The first segment (V1) passes behind the common carotid artery and the vertebral vein, between the longus colli and anterior scalene muscles. The thoracic duct lies anterior to the left vertebral artery, while the right lymphatic duct is positioned anterior to the right vertebral artery. Both arteries are located anteromedially to the inferior thyroid artery. The transverse process of the seventh cervical vertebra (C7), ventral rami of the seventh and eighth cervical spinal nerves (C7 - C8) and the inferior cervical ganglion are posterior to the first segment.
The second segment (V2) travels via the transverse foramina. It is usually accompanied by sympathetic nerves and a venous plexus, which later forms the vertebral vein. Behind the V2 segment lie the ventral rami of the cervical spinal nerves C2 to C6.
The third segment (V3) goes within the suboccipital triangle, where it is surrounded by the rectus capitis posterior major, obliquus capitis superior and obliquus capitis inferior muscles. It curves around the lateral mass of the atlas; therefore, it is lateral, posterior and medial to it. The vertebral artery is crossed by the dorsal ramus of the first cervical spinal nerve (C1).
The fourth segment (V4) of the vertebral artery lies anterior to the roots of the hypoglossal nerve (CN XII) and ventral surface of the medulla oblongata.
Vertebral artery branches
The vertebral artery gives off several branches along its course. All branches can be classified into two main groups depending on their origin site. These groups are the cervical and cranial branches.
The cervical part of the vertebral artery gives off numerous branches as it courses up the neck. They are called cervical branches, and all cervical branches can be classified into two groups - spinal and muscular branches.
- The spinal branches supply the spinal cord via the intervertebral foramina. Moreover, these branches also supply the bodies of the cervical vertebrae.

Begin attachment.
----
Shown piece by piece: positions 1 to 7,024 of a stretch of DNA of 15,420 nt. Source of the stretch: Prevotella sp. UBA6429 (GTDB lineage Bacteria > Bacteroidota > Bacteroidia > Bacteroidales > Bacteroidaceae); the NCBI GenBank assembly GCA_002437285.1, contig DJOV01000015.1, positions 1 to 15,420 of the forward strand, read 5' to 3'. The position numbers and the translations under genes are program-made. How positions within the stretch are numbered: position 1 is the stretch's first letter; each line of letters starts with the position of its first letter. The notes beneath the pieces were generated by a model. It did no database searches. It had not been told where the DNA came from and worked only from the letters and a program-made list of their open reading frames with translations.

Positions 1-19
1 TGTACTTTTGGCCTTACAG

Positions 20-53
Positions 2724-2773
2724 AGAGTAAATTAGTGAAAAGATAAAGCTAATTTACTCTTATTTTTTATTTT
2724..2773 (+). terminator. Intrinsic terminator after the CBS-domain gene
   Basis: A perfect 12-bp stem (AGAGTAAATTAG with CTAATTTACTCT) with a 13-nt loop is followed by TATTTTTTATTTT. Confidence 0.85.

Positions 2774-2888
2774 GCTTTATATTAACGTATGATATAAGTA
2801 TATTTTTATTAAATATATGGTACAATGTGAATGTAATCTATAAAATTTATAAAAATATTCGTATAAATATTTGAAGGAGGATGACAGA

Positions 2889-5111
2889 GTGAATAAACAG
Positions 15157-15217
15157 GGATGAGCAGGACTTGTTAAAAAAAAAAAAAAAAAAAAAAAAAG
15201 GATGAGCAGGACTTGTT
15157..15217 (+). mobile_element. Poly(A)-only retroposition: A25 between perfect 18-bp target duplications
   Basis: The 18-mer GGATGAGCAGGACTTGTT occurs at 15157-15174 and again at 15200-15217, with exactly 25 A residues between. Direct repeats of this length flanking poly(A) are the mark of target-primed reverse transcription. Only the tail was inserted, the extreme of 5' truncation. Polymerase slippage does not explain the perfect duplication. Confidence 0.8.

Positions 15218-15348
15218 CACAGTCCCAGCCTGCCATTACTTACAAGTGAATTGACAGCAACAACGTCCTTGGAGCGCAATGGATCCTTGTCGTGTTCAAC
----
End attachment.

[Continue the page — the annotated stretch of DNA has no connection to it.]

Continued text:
- The muscular branches supply the deep muscles of the neck. These branches can form anastomoses with the occipital branches of the external carotid artery.
Within the skull, the vertebral artery usually gives off several branches that are called cranial branches. They include the following:
- Anterior spinal artery
- Posterior spinal artery
- Posterior inferior cerebellar artery
- Meningeal arteries
- Medullary arteries
The anterior spinal artery is a small artery that originates near the basilar artery. It arises from the confluence of two smaller arteries given by both vertebral arteries. These arteries originate near the site where both vertebral arteries unite. From their origin, the anterior spinal branches descend and merge on the clivus, forming a single anterior spinal artery at the level of the foramen magnum. It reaches the vertebral canal via the foramen magnum and descends along the anterior surface of the spinal cord. It passes within the anterior median fissure found on the midline of the anterior surface of the spinal cord. The anterior spinal artery is the primary source that supplies arterial blood to the spinal cord.
The posterior spinal artery is a paired artery that usually arises near the medulla oblongata and descends along the right or left posterolateral sulcus of the spinal cord. These arteries supply the posterior one-third of the spinal cord. The posterior spinal arteries can also arise from the posterior inferior cerebellar arteries.
The posterior inferior cerebellar artery is the largest branch of the vertebral artery. It is a paired artery that originates near the lower aspect of the olive of the medulla oblongata and passes upwards along the side of the medulla near the roots of the glossopharyngeal (CN IX), vagus (CN X) and accessory (CN XI) nerves. The artery then reaches the inferior part of the pons and moves along the fourth ventricle. And finally, it reaches the cerebellum. The posterior inferior cerebellar artery supplies the lower part of the medulla oblongata and cerebellum.
The meningeal branches of the vertebral artery originate near the foramen magnum and supply the dura mater of the posterior cranial fossa and falx cerebelli. The medullary arteries supply the medulla oblongata.